Her Majesty's Ship Majestic Keeping Watch over the Steam-Rams in the Mersey.The Illustrated London News, vol. 43, no. 1233, p. 552.
November 28, 1863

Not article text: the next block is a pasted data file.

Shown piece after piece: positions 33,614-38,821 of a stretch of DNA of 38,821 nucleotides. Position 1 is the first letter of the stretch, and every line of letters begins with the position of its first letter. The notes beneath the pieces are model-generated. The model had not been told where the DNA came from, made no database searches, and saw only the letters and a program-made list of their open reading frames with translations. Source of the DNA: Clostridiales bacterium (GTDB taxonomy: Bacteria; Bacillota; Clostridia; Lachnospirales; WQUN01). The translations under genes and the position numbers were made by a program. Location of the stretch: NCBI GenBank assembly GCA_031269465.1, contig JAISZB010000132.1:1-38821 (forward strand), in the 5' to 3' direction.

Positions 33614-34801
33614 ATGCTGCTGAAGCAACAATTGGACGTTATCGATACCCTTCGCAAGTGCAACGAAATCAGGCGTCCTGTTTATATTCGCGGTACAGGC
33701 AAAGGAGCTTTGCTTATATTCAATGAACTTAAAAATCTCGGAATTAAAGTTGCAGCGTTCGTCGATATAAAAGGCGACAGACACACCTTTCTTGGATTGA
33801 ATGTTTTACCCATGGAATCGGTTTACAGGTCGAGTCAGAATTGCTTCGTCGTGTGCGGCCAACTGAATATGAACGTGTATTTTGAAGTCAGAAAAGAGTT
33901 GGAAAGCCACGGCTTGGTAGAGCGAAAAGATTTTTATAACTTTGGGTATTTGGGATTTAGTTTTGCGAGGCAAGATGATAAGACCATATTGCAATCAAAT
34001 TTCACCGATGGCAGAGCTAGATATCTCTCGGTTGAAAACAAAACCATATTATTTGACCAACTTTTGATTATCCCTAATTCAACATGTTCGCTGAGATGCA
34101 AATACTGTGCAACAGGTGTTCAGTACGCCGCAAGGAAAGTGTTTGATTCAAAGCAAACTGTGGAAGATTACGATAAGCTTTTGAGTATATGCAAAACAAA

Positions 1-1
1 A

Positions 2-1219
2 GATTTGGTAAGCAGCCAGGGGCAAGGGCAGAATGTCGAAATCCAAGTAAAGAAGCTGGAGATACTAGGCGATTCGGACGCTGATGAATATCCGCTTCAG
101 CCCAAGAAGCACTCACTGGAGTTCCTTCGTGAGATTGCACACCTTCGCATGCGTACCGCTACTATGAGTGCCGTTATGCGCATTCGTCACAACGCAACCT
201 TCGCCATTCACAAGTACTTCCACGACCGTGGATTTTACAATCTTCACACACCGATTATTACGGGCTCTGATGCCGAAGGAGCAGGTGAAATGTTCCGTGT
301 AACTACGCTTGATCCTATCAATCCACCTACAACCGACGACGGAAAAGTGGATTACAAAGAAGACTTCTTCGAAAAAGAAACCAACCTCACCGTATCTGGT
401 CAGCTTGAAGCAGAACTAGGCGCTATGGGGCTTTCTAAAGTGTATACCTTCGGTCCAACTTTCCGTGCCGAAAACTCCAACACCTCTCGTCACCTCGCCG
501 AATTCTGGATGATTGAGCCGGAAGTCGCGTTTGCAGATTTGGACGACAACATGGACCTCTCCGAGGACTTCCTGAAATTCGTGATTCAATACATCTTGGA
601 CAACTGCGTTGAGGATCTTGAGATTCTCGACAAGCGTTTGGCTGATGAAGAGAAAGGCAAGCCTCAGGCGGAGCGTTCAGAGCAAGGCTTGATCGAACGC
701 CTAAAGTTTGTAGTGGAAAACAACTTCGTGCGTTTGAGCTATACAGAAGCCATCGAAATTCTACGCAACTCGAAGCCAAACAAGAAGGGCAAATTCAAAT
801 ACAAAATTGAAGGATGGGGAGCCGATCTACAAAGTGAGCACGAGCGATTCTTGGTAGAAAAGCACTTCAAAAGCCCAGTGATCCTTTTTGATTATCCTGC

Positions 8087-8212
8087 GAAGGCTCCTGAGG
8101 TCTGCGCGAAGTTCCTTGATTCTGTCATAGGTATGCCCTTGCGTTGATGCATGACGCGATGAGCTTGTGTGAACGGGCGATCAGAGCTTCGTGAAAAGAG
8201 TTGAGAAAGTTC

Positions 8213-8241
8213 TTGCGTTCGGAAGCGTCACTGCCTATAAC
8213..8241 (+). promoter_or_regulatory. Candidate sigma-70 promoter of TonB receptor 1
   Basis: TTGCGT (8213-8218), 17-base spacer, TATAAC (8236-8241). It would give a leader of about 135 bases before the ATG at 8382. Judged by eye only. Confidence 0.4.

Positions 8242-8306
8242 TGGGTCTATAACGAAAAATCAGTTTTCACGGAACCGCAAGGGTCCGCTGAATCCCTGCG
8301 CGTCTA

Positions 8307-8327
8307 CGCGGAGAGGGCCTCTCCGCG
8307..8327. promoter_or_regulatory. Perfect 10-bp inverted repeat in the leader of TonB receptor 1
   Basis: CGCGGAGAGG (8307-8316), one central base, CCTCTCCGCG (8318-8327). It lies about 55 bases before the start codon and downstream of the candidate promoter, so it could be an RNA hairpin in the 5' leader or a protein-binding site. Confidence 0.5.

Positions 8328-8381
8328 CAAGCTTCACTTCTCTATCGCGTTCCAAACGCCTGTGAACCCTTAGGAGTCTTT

The famous steam-rams El Tousson and El Monassir, which were built by Messrs. Laird, at Birkenhead, for, as is generally believed, the Confederate States of America, still lie in the Mersey, her Majesty's ship the Majestic keeping watch and ward over them. It is well known that Earl Russell, acting on representations made on behalf of the Federal Government, ordered these vessels to be seized, and the purposes for which they were constructed will consequently become the subject of a legal investigation. Neither vessel is finished, all work upon them having been suspended. El Tousson, however, wants but little to fit her for receiving her equipment, while El Monassir is in a comparatively backward state. The two rams are not unshapely in their hulls, but seem as well designed for swiftness as for strength. The length of each is 230 ft., the beam 42 ft., and the extreme depth less than 20 ft. The burden is but 1500 tons register, and the draught of each vessel when loaded will be some 15 ft., the deck being about 6 ft. above the waterline, all the intermediate surface being protected—first, by a coating of teak over the iron-skin of the ship, and then by armour-plates over that, each massive scale being 5 ½ in. thick. All this armour is dovetailed together so accurately that the joints are scarcely perceptible. The deck is of 5-in. teak, covered with iron, and the bulwarks are also of iron, being made so as to let down outwards, and thus to clear the decks during action. Two revolving cylindrical turrets, on the principles invented by Captain Coles, are apportioned to each ship, one turret being before and the other abaft her engine-room. There is also a pilot-house, strongly built of teak, and iron-plated. Each turret carries two guns, placed in close proximity, so that they can be brought to bear nearly in the same position at one time. The wall of the turret is a series of cellular spaces, like the chine of a shell-fish; and all these iron cells are to be filled up with teak, making one solid and uniform mass, which is to be again strengthened and rendered well-nigh impregnable by armour-plates. Each vessel is furnished with a powerful, sharp iron prow or beak, protruding from the bow under the water-line to enable the vessel to butt upon, to penetrate, and to damage an antagonist, somewhat in the way, though more effectually, that the Confederate ram Merrimac destroyed the Cumberland in the James River. It is from this feature in their construction that the name of "rams" has been given to these vessels. At each end of the vessel is a raised deck, forming tolerably commodious quarters for officers and men; and the forecastle is made to carry one or two heavy guns. In the captain's cabin are portholes for two 32-pounders. Their sterns will be so formed as to protect the screws and rudder from shot or collision. Each ram has capacity for 300 tons of coal. Our Engraving is from a drawing made by Mr. William Woods, of Queen's-road, Liverpool.